The report into the activities of the former Minister, Denis Naughton, on rural broadband is a total whitewash.
Naughton held eighteen meetings, and five dinners with representatives of Granahan McCourt. Minutes of these meetings were not kept and there were often no civil servants present. Yet the company was a bidder for the lucrative broadband contract.
But aside from Naughton’s unusual behaviour, there is an even bigger scandal looming.
Rural broadband was originally supposed to cost some hundreds of millions. But the latest estimate puts that figure at a staggering €3 billion.
Once again privatisation means huge costs for Irish taxpayers.
Up to 1999, the telephone network was run by a state company, Telecom Eireann. But the Fianna Fail government decided to copy Margaret Thatcher and sell it off. Ever since then, disaster has piled on disaster.
Instead of providing long term investment to install broad band, a series of private owners simply asset stripped the company, which had been re-named Eircom.
By October 2010, for example, Ireland was ranked 29 out of 30 countries, ahead only of Mexico for broadband speed. Only a fifth of the population had access on that date.
Yet this disaster presented another opportunity for private companies to further blackmail the government.
One of the first companies to bid for contracts was Enet, a small company based in Michael Noonan’s Limerick constituency but backed by Granahan McCourt.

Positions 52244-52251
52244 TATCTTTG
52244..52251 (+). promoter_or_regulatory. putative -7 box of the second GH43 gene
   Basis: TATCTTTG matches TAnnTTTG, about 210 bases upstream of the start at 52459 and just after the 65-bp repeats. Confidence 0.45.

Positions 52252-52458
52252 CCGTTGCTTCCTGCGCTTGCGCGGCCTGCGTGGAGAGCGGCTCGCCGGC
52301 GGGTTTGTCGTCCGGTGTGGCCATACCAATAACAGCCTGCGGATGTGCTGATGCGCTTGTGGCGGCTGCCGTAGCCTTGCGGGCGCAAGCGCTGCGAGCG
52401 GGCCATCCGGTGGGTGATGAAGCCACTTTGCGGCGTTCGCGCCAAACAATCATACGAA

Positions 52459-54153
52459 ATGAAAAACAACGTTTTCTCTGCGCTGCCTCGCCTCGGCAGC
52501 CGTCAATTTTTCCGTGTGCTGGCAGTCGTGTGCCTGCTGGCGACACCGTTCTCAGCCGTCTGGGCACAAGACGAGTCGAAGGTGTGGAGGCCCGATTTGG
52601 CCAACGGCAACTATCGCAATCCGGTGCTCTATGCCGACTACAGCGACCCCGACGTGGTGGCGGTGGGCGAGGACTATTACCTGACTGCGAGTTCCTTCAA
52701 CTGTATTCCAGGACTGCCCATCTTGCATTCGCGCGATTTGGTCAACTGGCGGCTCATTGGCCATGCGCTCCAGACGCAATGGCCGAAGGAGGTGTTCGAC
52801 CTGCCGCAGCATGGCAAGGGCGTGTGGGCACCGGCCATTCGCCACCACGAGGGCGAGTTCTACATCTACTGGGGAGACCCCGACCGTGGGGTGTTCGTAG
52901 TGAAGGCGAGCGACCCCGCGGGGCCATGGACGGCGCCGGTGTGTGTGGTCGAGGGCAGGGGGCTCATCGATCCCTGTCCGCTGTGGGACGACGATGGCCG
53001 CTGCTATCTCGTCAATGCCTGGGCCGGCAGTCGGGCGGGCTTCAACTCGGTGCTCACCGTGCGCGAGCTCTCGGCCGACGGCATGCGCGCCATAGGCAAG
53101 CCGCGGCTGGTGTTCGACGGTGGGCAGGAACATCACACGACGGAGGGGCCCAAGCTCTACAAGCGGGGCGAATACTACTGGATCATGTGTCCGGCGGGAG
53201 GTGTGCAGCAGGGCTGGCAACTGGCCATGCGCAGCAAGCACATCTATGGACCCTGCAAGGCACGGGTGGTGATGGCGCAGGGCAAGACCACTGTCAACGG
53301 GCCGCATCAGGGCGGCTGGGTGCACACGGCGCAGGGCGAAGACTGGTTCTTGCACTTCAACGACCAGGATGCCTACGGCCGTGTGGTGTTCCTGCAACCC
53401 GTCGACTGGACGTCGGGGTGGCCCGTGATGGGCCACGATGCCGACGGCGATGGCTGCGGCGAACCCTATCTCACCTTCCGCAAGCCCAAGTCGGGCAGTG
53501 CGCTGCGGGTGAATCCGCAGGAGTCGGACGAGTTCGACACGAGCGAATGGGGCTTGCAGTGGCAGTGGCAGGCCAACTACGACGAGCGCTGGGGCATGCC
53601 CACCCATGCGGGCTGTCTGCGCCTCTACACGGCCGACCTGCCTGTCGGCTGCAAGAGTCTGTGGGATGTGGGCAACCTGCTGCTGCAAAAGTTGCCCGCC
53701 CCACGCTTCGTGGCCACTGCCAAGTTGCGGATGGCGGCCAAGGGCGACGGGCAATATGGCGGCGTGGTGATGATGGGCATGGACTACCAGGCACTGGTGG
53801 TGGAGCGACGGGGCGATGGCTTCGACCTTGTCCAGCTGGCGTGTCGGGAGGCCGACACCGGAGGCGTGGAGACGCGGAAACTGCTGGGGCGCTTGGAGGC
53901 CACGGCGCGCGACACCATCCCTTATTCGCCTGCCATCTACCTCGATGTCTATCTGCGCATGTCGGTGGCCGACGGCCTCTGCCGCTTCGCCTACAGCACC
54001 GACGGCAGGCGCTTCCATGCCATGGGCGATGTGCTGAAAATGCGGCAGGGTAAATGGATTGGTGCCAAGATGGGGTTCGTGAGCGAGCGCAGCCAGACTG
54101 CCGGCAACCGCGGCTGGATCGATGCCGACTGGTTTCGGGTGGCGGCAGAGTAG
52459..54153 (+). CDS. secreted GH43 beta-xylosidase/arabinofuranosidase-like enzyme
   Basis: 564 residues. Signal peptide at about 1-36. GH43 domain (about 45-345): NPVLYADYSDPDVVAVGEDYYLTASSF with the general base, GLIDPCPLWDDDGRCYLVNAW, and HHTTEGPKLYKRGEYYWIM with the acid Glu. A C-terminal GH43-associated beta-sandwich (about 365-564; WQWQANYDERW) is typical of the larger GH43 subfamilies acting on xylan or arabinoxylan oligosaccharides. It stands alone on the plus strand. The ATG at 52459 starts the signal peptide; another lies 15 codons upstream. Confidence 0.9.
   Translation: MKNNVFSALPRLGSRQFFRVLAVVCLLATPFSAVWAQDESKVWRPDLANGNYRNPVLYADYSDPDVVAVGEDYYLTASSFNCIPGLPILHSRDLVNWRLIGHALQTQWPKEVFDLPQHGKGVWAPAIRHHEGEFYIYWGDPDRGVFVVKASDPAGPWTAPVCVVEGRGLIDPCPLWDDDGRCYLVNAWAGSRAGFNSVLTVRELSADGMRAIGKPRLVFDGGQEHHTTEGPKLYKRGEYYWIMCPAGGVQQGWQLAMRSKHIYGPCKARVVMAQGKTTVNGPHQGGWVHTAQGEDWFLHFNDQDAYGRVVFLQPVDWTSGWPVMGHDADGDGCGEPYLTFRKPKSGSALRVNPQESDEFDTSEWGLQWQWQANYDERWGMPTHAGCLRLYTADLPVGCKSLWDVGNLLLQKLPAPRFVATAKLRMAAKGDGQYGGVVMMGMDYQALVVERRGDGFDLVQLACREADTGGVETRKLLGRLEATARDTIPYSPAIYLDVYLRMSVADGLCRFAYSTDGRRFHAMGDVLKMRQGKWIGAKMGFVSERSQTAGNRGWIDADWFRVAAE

It won an original contract to bring broadband to 94 towns but after a meeting with Fine Gael Minister, Michael Noonan, this contract was extended without any tender being issued. The extension pushed up the value of Enet and then, lo and bold, the state controlled Irish Investment Fund bought a major stake in the company for approximately €150 million.
On one hand, a state decision to extend a contract increased the price that another arm of state paid for a share in a private firm. You could not make it up!
Then, mysteriously, the Irish Investment Fund bought the remaining share of Enet for an undisclosed sum.
Meanwhile in a move that is not unknown among multi-nationals who bid for state contracts, two other consortiums pulled out of a bid to install rural broadband.
That left behind David McCourt, the founder and chairman of McGranahan McCourt, the company from which the state’s Investment Fund had bought shares in Enet.
As the last bidder, McCourt has the state over a barrel – or more precisely he looked on as the state threw itself over that barrel.
And in a final twist of fate, McCourt quietly announced that the make-up of his own consortium had changed.
The main supplier of the physical infrastructure would now be a new company, Actavo owned by none other than Denis O Brien.
Actavo used to be known as Siteserv and faced considerable criticism over how it won contracts to install Irish water meters.
But here it is again, standing at the ready to take its slice of another lucrative state contract – after many mysterious moves.
Only in Ireland, as they say!